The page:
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Human Race

Human Race

Issue: "The other campaign," Feb. 9, 2008

BIRTHED: Trudi Siviter, 39, had given up hope of conceiving a baby. A cervical cancer survivor, she had only half an ovary and had suffered two ectopic pregnancies and three failed IVF attempts. Siviter scheduled a hysterectomy, but then a surprise: She was pregnant. She gave birth to a healthy baby boy in December. "It's one of God's little miracles," said Siviter's doctor, Karen Powell. "It just goes to show we can never say never."

KIDNAPPED: Gunmen kidnapped a U.S. aid worker and her Afghan driver Jan. 26 outside of Kandahar, Afghanistan. Cyd Mizell, 49, spent the past three years in Afghanistan working for the Asian Rural Life Development Foundation. She teaches English at a high school and helps women learn ways to generate income.

FREED: Korean-Canadian pastor Kim Jae-yeol was released from detention in North Korea more than two months after he was arrested by authorities. Kim has helped to set up medical clinics for more than a decade in the impoverished communist country but was accused of trying to set up a church. Canadian Ambassador Ted Lipman asked for his release in a January visit to Pyongyang.

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RETIRING: Ten years after she became chief executive of eBay, Meg Whitman announced she will step down March 31. The 51-year-old, one of Silicon Valley's highest-profile CEOs, turned eBay into an online auction powerhouse. Whitman will remain on eBay's board but intends to concentrate on the political arena, where she serves as finance co-chair for Gov. Mitt Romney's presidential campaign. She is also said to be mulling a run for governor in California's 2010 election.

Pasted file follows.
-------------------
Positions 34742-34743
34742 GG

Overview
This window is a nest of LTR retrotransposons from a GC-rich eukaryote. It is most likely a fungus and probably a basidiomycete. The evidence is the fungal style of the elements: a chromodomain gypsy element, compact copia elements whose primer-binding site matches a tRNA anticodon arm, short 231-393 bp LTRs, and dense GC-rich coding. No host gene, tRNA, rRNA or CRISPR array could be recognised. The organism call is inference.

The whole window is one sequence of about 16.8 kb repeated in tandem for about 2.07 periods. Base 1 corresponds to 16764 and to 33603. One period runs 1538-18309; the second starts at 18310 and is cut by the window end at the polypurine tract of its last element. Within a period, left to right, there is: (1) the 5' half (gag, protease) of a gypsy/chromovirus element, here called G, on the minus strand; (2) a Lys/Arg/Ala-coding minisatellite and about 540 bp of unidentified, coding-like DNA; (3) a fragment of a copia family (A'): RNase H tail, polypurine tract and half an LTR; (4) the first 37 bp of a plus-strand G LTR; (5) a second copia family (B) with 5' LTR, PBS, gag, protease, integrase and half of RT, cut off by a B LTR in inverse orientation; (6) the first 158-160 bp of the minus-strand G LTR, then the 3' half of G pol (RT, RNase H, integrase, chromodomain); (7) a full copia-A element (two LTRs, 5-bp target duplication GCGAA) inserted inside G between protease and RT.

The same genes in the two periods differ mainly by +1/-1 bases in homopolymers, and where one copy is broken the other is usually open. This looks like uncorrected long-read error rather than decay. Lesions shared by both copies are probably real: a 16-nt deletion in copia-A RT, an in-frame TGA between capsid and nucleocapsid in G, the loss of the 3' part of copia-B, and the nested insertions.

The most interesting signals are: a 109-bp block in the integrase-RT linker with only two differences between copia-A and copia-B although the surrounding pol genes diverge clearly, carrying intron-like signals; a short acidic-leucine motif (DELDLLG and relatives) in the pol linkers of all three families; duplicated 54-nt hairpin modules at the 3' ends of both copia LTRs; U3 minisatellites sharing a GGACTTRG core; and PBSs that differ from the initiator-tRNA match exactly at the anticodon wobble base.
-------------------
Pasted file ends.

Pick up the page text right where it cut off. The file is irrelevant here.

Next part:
DIED: Gordon B. Hinckley, president of the Church of Jesus Christ of Latter-day Saints, died Jan. 27. The 97-year-old, who was considered the architect of the Mormon Church's public-relations network, became LDS president in 1995. Under his guidance the church grew to about 13 million members and more than doubled the number of temples worldwide. Hinckley was awarded the Presidential Medal of Freedom in 2004.

DIED: Steven Nock, nationally known for research advocating marriage and family, died Jan. 20. Nock, 57, was an author and sociology professor at the University of Virginia, where he served almost a decade as a co-director of the Marriage Matters research project. Colleague W. Bradford Wilcox said Nock "understood that marriage was an important social institution that played a central role in fostering the welfare of children, adults, and communities."

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